From an aeronautical perspective, Annex 11 to the Convention on International Civil Aviation (Chicago Convention), which deals with the subject of air traffic services, lays down requirements for coordination of activities that are potentially hazardous to civil aircraft. The International Standards and Recommended Practices in the Annex contain provisions for co-ordination between military authorities and air traffic services and co-ordination of activities potentially hazardous to civil aircraft. These provisions specify that air traffic services authorities shall establish and maintain close co-operation with military authorities responsible for activities that may affect flights of civil aircraft. The provisions also prescribe that the arrangements for activities potentially hazardous to civil aircraft shall be co-ordinated with the appropriate air traffic services authorities and that the objective of this co-ordination shall be to achieve the best arrangements which will avoid hazards to civil aircraft and minimize interference with the normal operations of such aircraft. Arrangements for activities potentially hazardous to civil aircraft, whether over the territory of a State or over the high seas, shall be coordinated with the appropriate air traffic services authorities, such coordination to be effected early enough to permit timely promulgation of information regarding the activities. There is also explanation s that the objective of the coordination shall be to achieve the best arrangements that are calculated to avoid hazards to civil aircraft and minimize interference with the normal operations of aircraft. One must of course hasten to add that Article 89 of the Convention stipulates that in case of war, the provisions of the Convention (and, by implication its Annexes) shall not affect the freedom of action of any of ICAO’s member States affected, whether as belligerents or as neutrals. The same principle would apply in the case of any member State which declares a state of national emergency and notifies the fact to the ICAO Council.

The above considerations of safety notwithstanding, it is incontrovertible that cooperation in the activities of military and civil aviation is not only about sharing airspace. It is also about the efficient allocation of airspace to both categories of activity in separating such flights, particularly in the context of military flights which operate in special use airspace and those proceeding to special use airspace across civilian air routes. This brings to bear the inevitable conclusion that there must essentially be coordination between military authorities and air navigation service authorities.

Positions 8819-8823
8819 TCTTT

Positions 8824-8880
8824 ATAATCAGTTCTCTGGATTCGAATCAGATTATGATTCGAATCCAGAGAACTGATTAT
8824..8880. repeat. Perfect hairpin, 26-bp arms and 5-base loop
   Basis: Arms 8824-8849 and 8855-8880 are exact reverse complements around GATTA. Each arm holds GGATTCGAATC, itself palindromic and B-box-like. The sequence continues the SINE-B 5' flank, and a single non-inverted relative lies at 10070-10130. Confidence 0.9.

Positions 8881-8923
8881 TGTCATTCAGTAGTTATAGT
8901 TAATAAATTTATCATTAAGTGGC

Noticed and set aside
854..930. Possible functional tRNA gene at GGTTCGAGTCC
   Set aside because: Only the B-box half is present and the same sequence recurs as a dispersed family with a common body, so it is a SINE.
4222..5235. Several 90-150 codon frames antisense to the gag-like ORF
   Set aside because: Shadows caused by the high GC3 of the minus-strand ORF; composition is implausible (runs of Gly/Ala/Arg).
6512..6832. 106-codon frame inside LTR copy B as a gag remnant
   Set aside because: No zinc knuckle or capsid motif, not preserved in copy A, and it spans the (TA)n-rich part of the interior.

At the Global Air Traffic Management Forum on Civil and Military Cooperation, convened by the International Civil Aviation Organization (ICAO) on 19 October 2009, the International Air Transport Association (IATA) noted that, given the equal importance of civil and military aviation, it was imperative that airspace, which is an international and national resource, be managed as a whole, as a continuum and one common source and not a collection of segregated areas. This called for minimal restrictions on the use of airspace by both users, which in turn called for a structured and systematic management of the scope and duration of the use of airspace.

At the ICAO Forum, the Civil Air Navigation Services Organization (CANSO) underscored the fact that increasing growth in civil air transport and traffic was putting pressure on limited airspace resources and that civil-military cooperation was becoming imperative. CANSO, while calling for a global platform of cooperation, emphasized that the key to successful cooperation is the establishment of trust, respect, transparency and flexibility on all key players and that States could play a lead role in developing a framework of cooperation. It also stated that a regional approach (as against a national approach) was essential, citing EUROCONTROL as a true civil military agency which involved both civil and military offices at policy making level. In summing up, CANSO called for a fully integrated Civil-Military ATM, leading to the complete union of Civil-Military partners at national, regional and global level.

Therefore, in the ultimate analysis, cooperation between civil and military authorities, in accordance with the existing regulations and guidelines is essential, with the underlying consideration that civil aviation, with more than 100,000 flights operated every day carrying 3.2 billion passengers annually (the latter fact according to 2013 air transport figures released by IATA last week), should not under any circumstances be compromised. The prioritizing of civil and military aircraft operations therefore seems to be in favor of civil aviation, even if purely to safeguard life, limb and property.

The author is an aviation consultant and former Senior Legal Officer at the International Civil Aviation Organization